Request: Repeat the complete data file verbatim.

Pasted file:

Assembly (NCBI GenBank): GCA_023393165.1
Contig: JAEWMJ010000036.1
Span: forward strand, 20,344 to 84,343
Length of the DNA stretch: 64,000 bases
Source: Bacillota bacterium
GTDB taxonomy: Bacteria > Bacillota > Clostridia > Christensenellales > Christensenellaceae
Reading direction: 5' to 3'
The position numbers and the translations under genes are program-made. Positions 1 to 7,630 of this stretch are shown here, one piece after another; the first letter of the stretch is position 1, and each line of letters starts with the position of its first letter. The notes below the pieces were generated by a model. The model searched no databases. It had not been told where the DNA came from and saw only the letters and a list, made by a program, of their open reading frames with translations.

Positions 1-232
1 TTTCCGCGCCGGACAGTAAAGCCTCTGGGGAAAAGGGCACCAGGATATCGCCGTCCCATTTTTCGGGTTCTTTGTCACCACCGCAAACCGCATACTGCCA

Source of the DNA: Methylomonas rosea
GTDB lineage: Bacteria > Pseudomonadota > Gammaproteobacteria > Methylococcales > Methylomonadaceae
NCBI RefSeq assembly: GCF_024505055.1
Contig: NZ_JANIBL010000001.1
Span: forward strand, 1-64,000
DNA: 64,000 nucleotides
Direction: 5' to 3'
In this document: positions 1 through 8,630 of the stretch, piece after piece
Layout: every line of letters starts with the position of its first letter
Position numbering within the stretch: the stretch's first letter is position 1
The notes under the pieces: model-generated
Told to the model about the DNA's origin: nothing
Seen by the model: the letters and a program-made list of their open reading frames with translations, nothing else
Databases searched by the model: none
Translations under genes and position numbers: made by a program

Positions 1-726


Assembly (NCBI GenBank): GCA_023393165.1
Contig: JAEWMJ010000036.1
Span: forward strand, 20,344 to 84,343
Length of the DNA stretch: 64,000 bases
Source: Bacillota bacterium
GTDB taxonomy: Bacteria > Bacillota > Clostridia > Christensenellales > Christensenellaceae
Reading direction: 5' to 3'
The position numbers and the translations under genes are program-made. Positions 1 to 7,630 of this stretch are shown here, one piece after another; the first letter of the stretch is position 1, and each line of letters starts with the position of its first letter. The notes below the pieces were generated by a model. The model searched no databases. It had not been told where the DNA came from and saw only the letters and a list, made by a program, of their open reading frames with translations.

Positions 1-232
1 TTTCCGCGCCGGACAGTAAAGCCTCTGGGGAAAAGGGCACCAGGATATCGCCGTCCCATTTTTCGGGTTCTTTGTCACCACCGCAAACCGCATACTGCCA

Source of the DNA: Methylomonas rosea
GTDB lineage: Bacteria > Pseudomonadota > Gammaproteobacteria > Methylococcales > Methylomonadaceae
NCBI RefSeq assembly: GCF_024505055.1
Contig: NZ_JANIBL010000001.1
Span: forward strand, 1-64,000
DNA: 64,000 nucleotides
Direction: 5' to 3'
In this document: positions 1 through 8,630 of the stretch, piece after piece
Layout: every line of letters starts with the position of its first letter
Position numbering within the stretch: the stretch's first letter is position 1
The notes under the pieces: model-generated
Told to the model about the DNA's origin: nothing
Seen by the model: the letters and a program-made list of their open reading frames with translations, nothing else
Databases searched by the model: none
Translations under genes and position numbers: made by a program

Positions 1-726